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Policy Controversies and Political Blame Games
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Book description

In modern, policy-heavy democracies, blame games about policy controversies are commonplace. Despite their ubiquity, blame games are notoriously difficult to study. This book elevates them to the place they deserve in the study of politics and public policy. Blame games are microcosms of conflictual politics that yield unique insights into democracies under pressure. Based on an original framework and the comparison of fifteen blame games in the UK, Germany, Switzerland, and the US, it exposes the institutionalized forms of conflict management that democracies have developed to manage policy controversies. Whether failed infrastructure projects, food scandals, security issues, or flawed policy reforms, democracies manage policy controversies in an idiosyncratic manner. This book is addressed not only to researchers and students interested in political conflict in the fields of political science, public policy, public administration, and political communication, but to everyone concerned about the functioning of democracy in more conflictual times. This title is also available as Open Access on Cambridge Core.

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Full book PDF
  • Policy Controversies and Political Blame Games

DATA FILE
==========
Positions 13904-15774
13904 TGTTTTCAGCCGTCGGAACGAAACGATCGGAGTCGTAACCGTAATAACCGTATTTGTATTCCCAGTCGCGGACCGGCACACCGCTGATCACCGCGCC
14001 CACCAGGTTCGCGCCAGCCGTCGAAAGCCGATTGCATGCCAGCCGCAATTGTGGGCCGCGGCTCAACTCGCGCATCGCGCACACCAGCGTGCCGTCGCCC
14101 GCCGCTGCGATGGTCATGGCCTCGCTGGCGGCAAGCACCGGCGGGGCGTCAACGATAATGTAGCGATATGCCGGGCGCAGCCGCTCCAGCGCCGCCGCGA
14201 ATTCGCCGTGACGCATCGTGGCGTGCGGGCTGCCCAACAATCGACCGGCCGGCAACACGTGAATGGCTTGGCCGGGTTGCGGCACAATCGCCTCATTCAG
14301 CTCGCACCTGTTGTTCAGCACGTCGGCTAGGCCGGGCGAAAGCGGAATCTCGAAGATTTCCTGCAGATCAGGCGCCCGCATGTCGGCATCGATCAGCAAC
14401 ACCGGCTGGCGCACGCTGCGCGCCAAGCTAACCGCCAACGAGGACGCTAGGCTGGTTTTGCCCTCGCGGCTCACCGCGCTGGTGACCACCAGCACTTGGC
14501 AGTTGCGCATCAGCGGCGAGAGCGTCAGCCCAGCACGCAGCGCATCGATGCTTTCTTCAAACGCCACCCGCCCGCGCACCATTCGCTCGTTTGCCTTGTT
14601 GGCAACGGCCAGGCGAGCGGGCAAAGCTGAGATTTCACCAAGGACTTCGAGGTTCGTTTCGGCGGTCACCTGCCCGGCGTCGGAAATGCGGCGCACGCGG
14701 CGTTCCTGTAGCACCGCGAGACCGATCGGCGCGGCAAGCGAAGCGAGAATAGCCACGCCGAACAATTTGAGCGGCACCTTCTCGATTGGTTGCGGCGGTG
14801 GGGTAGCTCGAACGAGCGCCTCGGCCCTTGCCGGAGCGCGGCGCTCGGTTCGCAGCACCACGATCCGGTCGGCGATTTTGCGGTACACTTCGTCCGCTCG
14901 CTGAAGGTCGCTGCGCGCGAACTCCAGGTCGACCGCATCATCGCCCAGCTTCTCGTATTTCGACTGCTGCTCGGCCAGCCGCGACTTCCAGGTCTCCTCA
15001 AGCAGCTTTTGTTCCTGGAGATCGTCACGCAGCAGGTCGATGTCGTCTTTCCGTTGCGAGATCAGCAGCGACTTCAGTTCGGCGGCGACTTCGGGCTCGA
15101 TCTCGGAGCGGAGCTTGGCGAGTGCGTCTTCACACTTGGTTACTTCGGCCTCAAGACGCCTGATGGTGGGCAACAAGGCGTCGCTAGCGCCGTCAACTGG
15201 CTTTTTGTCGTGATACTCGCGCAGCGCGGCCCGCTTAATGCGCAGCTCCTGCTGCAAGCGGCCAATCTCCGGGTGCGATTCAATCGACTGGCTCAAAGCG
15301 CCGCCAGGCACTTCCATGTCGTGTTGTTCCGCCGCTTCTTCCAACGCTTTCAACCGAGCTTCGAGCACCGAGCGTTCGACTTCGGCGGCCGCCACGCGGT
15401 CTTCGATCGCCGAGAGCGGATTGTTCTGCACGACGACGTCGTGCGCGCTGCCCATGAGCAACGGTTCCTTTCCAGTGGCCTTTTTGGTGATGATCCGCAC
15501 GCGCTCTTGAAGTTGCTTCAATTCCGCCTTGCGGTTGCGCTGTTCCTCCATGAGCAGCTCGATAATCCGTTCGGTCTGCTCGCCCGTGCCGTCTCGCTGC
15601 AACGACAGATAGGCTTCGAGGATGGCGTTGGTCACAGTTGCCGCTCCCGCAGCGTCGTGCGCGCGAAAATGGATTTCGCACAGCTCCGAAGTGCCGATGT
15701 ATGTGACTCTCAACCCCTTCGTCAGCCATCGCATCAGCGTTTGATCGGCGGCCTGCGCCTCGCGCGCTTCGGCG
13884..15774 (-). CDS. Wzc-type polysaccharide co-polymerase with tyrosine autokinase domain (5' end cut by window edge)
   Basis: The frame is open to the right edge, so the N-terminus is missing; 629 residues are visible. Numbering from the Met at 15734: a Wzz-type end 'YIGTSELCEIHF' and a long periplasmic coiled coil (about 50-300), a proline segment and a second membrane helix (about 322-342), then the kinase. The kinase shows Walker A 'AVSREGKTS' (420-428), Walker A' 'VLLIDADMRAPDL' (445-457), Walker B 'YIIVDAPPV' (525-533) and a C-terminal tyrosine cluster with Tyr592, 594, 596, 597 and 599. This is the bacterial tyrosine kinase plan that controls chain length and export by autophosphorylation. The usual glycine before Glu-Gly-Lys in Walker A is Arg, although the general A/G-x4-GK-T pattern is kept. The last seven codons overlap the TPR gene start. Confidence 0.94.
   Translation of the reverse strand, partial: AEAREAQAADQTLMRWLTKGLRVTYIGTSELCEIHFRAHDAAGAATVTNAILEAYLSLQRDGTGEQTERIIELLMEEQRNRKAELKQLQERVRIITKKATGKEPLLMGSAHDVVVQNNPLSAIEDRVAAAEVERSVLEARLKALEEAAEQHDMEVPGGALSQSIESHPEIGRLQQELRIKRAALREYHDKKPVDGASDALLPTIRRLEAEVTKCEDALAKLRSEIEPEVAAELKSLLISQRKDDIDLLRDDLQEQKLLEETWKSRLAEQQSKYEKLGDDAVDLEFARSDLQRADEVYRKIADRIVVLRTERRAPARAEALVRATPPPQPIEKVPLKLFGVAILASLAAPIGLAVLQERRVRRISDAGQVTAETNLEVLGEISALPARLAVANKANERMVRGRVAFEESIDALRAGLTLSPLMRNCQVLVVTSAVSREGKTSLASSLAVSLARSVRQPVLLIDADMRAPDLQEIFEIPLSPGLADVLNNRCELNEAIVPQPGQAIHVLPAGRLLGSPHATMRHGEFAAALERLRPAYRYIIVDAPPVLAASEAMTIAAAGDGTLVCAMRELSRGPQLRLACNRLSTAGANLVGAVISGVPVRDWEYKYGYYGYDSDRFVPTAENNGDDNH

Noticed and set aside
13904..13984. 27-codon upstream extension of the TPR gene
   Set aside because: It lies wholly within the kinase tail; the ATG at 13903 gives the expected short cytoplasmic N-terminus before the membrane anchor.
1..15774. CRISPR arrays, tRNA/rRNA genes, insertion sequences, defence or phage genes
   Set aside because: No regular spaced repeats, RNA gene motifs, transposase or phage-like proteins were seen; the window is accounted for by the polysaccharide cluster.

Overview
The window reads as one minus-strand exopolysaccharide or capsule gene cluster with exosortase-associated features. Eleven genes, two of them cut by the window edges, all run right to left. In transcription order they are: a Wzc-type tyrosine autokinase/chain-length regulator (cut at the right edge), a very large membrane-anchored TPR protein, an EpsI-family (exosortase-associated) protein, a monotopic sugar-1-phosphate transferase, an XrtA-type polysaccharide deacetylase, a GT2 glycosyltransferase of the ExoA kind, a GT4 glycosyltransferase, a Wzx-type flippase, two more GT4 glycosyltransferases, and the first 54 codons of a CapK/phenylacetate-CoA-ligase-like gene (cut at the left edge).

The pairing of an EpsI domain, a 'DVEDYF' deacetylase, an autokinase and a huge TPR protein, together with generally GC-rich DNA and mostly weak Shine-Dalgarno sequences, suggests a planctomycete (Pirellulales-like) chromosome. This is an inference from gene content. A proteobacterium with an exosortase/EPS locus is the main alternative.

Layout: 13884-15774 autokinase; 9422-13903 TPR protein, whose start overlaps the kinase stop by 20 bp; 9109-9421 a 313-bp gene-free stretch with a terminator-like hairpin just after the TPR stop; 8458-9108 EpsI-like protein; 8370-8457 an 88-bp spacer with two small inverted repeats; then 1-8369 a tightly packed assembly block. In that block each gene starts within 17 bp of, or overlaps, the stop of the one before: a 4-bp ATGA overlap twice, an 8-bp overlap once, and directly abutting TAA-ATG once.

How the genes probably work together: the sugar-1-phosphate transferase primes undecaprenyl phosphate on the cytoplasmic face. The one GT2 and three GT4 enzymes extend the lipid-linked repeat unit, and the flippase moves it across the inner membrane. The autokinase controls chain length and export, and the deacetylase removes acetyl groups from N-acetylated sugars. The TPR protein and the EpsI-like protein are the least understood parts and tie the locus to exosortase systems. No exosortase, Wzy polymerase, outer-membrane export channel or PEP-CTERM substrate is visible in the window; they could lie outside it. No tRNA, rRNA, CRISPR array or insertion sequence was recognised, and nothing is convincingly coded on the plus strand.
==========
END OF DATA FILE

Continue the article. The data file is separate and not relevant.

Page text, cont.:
pp i-i
  • Cambridge Studies in Comparative Public Policy - Series page
    pp ii-iv
  • Policy Controversies and Political Blame Games - Title page
    pp v-v
  • Copyright page
    pp vi-vi
  • Contents
    pp vii-viii
  • Figures
    pp ix-ix
  • Tables
    pp x-x
  • Acknowledgments
    pp xi-xii
  • Abbreviations
    pp xiii-xiv
  • 1 - How Political Systems Manage Their Policy Controversies
    pp 1-17
  • 2 - Blame Games in the Political Sphere
    pp 18-39
  • 3 - Blame Games in the UK
    pp 40-72
  • 4 - Blame Games in Germany
    pp 73-107
  • 5 - Blame Games in Switzerland
    pp 108-138
  • 6 - Mapping the Influence of Institutional Factors
    pp 139-144
  • 7 - Mapping the Influence of Issue Characteristics
    pp 145-175
  • 8 - A Typological Theory of Blame Games and Their Consequences
    pp 176-184
  • 9 - Blame Games and Their Implications for Politics and Democracy under Pressure
    pp 185-205
  • Appendix
    pp 206-216
  • Notes
    pp 217-233
  • References
    pp 234-244
  • Index
    pp 245-248


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